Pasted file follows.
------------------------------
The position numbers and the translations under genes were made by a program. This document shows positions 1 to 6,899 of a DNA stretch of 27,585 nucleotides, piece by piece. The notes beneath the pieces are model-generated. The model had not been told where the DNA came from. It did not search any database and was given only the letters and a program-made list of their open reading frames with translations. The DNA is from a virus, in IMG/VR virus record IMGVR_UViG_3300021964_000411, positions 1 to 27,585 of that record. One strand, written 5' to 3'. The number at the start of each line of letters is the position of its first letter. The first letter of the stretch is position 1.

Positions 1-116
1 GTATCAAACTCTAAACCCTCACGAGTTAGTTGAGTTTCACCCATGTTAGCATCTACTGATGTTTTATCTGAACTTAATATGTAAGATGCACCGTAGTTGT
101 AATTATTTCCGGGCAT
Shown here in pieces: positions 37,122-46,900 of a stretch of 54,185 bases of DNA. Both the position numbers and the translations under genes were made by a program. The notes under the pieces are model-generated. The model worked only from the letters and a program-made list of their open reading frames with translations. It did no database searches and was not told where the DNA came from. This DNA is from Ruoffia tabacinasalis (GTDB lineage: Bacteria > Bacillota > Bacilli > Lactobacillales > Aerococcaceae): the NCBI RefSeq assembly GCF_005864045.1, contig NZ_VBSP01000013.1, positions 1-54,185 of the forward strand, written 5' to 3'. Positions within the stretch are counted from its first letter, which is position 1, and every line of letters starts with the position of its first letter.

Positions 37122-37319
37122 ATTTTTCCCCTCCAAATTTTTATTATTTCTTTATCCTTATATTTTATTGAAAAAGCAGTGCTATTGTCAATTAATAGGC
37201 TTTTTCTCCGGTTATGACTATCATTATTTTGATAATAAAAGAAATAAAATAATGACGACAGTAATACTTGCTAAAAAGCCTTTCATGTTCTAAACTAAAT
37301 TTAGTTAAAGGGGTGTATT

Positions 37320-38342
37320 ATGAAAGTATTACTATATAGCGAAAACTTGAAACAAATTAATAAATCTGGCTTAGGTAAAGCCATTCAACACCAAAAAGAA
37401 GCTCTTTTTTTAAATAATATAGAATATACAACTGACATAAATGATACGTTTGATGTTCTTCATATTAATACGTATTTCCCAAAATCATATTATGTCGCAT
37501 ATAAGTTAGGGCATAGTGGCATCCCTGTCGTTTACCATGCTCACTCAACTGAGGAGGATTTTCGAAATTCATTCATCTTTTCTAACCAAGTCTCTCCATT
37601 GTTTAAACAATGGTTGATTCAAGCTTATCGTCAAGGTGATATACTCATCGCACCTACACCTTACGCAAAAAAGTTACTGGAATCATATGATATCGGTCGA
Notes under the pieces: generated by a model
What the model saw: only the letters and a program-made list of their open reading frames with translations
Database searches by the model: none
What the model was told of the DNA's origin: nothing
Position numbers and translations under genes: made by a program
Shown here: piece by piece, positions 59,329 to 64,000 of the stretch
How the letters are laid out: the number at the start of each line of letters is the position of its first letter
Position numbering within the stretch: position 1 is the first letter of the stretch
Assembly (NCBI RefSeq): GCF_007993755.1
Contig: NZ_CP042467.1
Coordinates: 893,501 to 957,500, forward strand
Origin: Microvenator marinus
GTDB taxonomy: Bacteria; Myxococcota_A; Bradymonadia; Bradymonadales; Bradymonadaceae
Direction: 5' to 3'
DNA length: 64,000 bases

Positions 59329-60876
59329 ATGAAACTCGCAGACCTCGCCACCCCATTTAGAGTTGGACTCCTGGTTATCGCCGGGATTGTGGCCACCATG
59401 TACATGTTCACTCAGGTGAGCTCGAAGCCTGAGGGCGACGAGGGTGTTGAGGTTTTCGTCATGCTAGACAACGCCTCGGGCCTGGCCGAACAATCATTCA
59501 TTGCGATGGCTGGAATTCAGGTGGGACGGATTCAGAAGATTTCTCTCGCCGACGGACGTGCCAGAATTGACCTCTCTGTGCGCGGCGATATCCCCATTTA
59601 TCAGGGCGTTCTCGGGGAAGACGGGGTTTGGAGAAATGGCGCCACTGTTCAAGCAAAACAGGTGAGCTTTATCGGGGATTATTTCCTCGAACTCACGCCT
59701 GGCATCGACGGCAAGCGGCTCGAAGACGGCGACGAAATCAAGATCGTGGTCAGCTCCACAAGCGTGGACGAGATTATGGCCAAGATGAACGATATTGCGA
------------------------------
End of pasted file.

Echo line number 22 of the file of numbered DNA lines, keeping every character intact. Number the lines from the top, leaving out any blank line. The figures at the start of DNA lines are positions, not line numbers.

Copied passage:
Position numbering within the stretch: position 1 is the first letter of the stretch